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Nakoda Fire pushes to become full-time department

“When you have firefighters that are based here, we just care so much about the people and there is so much culture, which I think is huge,” said Colten Wildman, who at one point in 2019 was the only firefighter in the department. “I think we differ from other fire departments because we have such a strong cultural background here and our firefighters take a lot of pride in being from here and representing the Nation.”

STONEY NAKODA – The last time Colten Wildman spoke to the Outlook, he was the only firefighter on the Nakoda Fire Department.

It was March 2019 and the Stoney Nakoda-born firefighter was just about to return from time off due to an injury when he got the call.

“The fire chief had resigned their position and I was called back in saying basically if they wanted the fire department to keep going, [someone] had to keep working,” the 30-year-old firefighter explained.

“So I would come in every day and respond to calls – whatever it was.”

Already an underfunded department on the Nation, and one that technically was only open Monday to Friday from 9 a.m.-5 p.m., the one-man team continued responding to all emergency services calls day and night. 

Covering a Nation of 4,000 to 5,000 residents that almost matches the size of the city of Calgary, the Morley reserve within Stoney Nakoda spans to the Cochrane town limits to Highway 1X to Richards Road, north of Highway 1A located off Highway 40, to Dixon Hill Road, a rural road on the furthest southeast point, along with Rabbit Lake, a detached portion of the Nation with access from Highway 40 on the way to Waiparous.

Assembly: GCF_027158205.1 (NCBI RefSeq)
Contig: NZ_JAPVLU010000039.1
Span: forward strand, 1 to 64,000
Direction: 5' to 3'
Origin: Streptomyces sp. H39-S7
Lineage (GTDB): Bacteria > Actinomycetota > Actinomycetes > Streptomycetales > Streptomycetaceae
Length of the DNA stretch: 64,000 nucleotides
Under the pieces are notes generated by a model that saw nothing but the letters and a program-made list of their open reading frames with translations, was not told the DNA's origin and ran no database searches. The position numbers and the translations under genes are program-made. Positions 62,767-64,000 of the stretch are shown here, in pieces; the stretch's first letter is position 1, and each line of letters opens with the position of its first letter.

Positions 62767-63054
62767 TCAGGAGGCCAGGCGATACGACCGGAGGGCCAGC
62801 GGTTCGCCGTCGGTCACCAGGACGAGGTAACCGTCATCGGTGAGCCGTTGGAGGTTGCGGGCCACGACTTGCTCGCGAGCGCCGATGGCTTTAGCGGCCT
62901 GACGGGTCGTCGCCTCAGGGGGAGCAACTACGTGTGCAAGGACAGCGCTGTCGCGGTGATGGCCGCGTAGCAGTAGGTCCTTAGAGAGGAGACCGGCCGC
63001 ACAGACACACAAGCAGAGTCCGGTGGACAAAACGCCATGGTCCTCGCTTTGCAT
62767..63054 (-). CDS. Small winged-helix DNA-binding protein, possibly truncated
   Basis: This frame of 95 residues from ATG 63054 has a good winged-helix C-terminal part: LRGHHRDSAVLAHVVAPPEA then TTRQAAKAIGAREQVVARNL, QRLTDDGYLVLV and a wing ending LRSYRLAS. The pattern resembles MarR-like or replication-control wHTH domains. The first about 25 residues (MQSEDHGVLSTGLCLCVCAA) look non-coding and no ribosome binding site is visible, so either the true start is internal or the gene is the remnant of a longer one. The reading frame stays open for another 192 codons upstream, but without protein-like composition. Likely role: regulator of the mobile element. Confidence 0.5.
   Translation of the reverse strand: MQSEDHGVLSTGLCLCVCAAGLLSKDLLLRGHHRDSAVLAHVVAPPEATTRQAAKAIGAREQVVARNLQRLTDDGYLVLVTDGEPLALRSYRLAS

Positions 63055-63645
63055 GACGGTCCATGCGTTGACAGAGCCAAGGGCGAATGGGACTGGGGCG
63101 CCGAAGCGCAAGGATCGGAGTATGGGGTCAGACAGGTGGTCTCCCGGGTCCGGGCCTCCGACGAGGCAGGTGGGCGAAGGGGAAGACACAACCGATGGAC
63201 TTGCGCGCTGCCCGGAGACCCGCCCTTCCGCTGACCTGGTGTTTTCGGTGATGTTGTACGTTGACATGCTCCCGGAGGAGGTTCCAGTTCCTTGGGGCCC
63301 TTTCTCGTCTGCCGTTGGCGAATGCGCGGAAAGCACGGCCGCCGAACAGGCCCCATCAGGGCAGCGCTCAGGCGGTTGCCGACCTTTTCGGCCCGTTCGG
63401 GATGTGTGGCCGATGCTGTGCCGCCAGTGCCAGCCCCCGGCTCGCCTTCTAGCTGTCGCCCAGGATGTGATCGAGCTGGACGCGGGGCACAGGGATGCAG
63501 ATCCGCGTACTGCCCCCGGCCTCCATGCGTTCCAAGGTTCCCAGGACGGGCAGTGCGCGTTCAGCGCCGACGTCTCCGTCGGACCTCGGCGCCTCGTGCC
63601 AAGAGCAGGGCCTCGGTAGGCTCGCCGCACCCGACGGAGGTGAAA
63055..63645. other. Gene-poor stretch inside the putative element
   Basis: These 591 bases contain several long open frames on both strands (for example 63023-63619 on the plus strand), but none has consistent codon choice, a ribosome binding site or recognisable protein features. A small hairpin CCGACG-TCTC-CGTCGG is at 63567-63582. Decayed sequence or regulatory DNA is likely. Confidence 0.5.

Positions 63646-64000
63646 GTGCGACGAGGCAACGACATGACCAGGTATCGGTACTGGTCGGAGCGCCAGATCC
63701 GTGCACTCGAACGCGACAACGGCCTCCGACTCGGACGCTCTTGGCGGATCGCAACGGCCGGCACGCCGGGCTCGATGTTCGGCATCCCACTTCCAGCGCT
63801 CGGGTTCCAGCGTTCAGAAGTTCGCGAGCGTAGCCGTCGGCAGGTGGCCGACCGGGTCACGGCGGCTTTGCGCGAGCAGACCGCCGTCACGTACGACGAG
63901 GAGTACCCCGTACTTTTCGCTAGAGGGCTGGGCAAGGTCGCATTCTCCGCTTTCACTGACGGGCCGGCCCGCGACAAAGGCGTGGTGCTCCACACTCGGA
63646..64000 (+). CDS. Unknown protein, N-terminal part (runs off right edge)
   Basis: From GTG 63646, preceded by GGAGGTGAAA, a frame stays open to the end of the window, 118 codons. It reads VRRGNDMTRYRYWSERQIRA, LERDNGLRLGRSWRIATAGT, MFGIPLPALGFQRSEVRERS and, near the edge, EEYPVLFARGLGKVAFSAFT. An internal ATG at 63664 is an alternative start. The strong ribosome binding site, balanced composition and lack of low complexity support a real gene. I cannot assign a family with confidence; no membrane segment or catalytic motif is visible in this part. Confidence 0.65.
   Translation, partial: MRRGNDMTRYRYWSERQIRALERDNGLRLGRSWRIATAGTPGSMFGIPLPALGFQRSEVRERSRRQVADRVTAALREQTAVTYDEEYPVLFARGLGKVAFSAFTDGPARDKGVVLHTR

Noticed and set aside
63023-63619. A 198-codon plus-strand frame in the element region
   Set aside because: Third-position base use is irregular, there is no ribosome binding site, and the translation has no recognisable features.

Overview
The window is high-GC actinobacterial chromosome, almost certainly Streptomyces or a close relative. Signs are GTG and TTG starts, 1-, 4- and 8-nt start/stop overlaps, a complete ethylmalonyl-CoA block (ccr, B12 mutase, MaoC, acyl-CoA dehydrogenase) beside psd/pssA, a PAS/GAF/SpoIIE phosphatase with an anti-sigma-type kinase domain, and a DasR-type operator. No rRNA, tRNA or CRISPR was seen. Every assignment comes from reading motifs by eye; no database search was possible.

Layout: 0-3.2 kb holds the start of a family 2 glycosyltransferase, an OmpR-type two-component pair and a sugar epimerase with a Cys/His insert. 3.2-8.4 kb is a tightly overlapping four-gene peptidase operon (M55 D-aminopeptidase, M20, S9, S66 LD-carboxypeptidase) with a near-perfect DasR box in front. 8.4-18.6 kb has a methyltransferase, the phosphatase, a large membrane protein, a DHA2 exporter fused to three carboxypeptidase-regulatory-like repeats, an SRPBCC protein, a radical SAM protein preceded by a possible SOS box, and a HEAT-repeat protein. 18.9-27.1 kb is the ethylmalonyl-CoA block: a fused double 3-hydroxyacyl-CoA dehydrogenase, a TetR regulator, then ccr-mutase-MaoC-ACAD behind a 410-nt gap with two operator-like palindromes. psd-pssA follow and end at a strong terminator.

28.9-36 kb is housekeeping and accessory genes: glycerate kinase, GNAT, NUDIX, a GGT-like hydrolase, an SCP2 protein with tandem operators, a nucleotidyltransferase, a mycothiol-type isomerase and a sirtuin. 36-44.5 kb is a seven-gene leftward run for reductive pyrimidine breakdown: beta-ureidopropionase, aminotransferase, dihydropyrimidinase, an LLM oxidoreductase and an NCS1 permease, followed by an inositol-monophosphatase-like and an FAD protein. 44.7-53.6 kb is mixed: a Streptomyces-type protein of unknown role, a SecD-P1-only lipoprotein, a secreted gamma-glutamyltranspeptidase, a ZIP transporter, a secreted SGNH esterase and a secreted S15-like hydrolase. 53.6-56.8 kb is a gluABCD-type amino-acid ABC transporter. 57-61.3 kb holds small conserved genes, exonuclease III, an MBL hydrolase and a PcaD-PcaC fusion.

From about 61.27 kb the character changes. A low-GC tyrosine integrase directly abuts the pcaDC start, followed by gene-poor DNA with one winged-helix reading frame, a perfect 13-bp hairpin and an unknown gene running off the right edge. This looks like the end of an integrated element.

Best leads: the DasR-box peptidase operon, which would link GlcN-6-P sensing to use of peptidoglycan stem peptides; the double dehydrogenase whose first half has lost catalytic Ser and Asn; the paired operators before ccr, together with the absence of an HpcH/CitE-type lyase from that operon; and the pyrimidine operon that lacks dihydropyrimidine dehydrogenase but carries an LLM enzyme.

Whether it was medical calls, motor vehicle accidents, grass fires, structure fires – the Nation’s only firefighter was there.

“It’s a night and day difference now,” Wildman said, sitting in the Nakoda Fire department hall more than a year and a half after the unexpected departure of the fire chief. 

“Like I said, I was just here by myself and you know, I didn’t know too much on the administrative side and operating a fire service alone was tough. 

“Once Mike [Crawford] was brought in, he encouraged us and supported us to grow and I think we made such a huge jump from where it was, to where we are, in such a short amount of time – a big thanks of that is to Mike and the support he brought us.”

Sitting quietly across the table with a humble smile, Nation Director of Emergency Services Mike Crawford thanked Wildman for the compliment. 

Joining the crew last summer, Crawford brought more than 30 years of firefighting experience as a previous member of the Calgary fire department, along with a background in emergency management.

“We are building capacity,” Crawford explained.

“The short-term goal is to build a full-time fire department. Our call volume certainly warrants it.”

As someone who previously volunteered in neighbouring municipalities, Crawford gave the example of Cochrane, noting when the community got to 800 service calls a year, the Town started progressing towards being a full-time fire department.

“We are at that stage now and our call volume and the seriousness of the calls – the fires, the medical calls – certainly dictates we are at that point,” he said.

Averaging between 60 to 70 calls a month, the need for in-house emergency services in Stoney Nakoda has always been there. But in the past, the funding and manpower have not. 


In April 2019, the then acting Tribal Administrator and Chief Financial Officer (CFO) confirmed the fire chief had unexpectedly departed and there was only one firefighter on call.